Cow is now the national animal of Nepal

Nepal: Nepal has declared the Cow as its national animal. Cow, the sacred animal of Hindus is now the national animal of new-secular Nepal. Nepal adopted its new Constitution after years of political wrangling on September 20, 2015 which was chartered by President Ram Baran Yadav.

     General Secretary of Nepali Congress, Krishna Prasad Sitaula said, "For the pro-Hindus, we have made cow our national animal. Now, the animal has constitutional protection and cow slaughter has also been banned. This provision had been removed from the first CA but we brought it back." Many people suggested the one-horned Rhino as the national animal, but the government concluded with the Cow as their choice.

     Bengal to get India's first dolphin Community Reserve

     India’s first Dolphin Community Reserve will be established in West Bengal to protect the endangered mammal, Gangetic river dolphins.

     Decision in this regard was taken at a meeting of the State Wildlife Board chaired by state Chief Wildlife Warden Azam Zaidi. The dolphin reserve will come up in the stretch of the river Ganges, also known as Hooghly, which is roughly 500 km long. Less than 2,000 dolphins left in India, the reserve will help the mammal. The mammal is also declared as the national aquatic animal in 2010.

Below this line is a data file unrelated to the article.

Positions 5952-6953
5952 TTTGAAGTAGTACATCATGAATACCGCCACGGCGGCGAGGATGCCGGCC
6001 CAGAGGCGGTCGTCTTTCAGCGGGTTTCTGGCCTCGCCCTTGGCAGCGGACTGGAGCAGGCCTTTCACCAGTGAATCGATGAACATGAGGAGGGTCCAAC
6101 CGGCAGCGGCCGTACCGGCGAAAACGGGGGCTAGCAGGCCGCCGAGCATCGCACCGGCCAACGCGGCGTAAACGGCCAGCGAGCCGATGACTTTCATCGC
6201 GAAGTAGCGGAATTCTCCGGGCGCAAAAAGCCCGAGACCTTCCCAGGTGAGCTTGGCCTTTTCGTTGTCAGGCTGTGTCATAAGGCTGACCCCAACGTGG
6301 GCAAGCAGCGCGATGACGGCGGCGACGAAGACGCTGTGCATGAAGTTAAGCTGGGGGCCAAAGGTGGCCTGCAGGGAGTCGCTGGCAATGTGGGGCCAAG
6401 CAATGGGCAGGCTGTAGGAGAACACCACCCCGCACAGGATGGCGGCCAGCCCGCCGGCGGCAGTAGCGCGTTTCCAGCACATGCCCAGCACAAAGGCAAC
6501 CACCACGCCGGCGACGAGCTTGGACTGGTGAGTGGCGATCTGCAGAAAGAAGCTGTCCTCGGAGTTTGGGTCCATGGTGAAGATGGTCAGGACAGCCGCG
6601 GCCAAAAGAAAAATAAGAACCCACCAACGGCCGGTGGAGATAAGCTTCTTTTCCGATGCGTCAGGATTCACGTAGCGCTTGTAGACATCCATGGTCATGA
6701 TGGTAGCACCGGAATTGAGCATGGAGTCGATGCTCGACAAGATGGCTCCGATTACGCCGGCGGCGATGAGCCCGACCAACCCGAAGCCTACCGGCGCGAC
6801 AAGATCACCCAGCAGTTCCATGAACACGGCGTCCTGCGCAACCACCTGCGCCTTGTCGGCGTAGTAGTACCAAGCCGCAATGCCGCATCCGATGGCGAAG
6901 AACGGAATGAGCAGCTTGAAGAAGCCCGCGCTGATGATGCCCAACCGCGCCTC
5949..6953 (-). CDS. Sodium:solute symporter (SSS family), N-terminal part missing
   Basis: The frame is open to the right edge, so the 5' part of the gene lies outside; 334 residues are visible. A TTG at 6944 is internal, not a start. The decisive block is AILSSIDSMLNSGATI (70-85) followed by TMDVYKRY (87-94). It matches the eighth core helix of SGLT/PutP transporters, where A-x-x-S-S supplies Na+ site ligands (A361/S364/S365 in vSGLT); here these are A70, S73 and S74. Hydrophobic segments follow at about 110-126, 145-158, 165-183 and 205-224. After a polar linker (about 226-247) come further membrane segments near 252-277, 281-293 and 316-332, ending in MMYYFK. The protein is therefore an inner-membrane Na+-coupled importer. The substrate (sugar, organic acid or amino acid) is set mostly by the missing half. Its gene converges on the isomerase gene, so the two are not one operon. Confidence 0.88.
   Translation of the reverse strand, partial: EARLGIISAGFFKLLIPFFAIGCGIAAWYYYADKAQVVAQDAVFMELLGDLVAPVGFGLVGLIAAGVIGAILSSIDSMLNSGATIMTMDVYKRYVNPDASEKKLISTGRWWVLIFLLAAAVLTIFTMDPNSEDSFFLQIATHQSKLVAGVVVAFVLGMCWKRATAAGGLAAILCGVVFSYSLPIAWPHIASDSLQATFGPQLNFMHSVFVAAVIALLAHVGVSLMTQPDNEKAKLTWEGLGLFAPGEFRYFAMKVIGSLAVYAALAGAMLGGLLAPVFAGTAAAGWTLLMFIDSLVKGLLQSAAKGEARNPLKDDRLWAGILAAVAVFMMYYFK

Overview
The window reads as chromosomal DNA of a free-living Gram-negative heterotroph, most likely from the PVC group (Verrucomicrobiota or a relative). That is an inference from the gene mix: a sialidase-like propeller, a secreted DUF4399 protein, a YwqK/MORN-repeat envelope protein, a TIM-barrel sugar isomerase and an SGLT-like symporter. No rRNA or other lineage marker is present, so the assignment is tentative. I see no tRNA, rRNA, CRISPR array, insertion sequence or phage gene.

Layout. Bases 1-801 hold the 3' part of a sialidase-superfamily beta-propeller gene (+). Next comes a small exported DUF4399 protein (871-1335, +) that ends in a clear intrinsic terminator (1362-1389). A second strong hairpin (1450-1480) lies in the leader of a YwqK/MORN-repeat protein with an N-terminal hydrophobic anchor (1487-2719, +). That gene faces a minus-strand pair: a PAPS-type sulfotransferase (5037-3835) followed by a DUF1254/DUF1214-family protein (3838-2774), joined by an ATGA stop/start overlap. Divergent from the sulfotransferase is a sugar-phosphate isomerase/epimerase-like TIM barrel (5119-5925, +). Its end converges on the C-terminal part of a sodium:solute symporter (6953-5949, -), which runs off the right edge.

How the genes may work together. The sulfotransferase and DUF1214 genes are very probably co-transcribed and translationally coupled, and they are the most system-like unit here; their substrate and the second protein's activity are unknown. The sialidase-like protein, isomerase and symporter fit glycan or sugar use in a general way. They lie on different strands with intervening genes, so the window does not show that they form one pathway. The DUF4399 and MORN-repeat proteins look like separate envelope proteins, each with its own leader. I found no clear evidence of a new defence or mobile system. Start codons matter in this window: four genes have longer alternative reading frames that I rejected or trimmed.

Forest department officials said they would also conduct a census to estimate the population of dolphins, India’s national aquatic animal. Direct killing, habitat fragmentation due to construction of dams and barrages, indiscriminate fishing and pollution of rivers are some of the major threats affecting the species. Hundreds of fishermen are dependent on the river for survival.

      “A committee is being formed to examine in what way the community reserve would be set up in the Hooghly River between Malda and Sundarbans. We’ll take all stakeholders together in this initiative. It is expected that it would be ready within a year’s time,” state Chief Wildlife Warden Azam Zaidi told PTI.

     According to a World Wide Fund for Nature (WWF) factsheet, the Ganges River dolphin, or Susu, inhabits the Ganges-Brahmaputra-Meghna and Karnaphuli-Sangu river systems of Nepal, India, and Bangladesh.

     Forest department officials said Gangetic dolphins share the same legal protection as tigers. “The presence of these mammals signals a river’s good health. Conserving dolphins will not only save an endangered species but it will help improve the river’s ecology,” Zaidi said.

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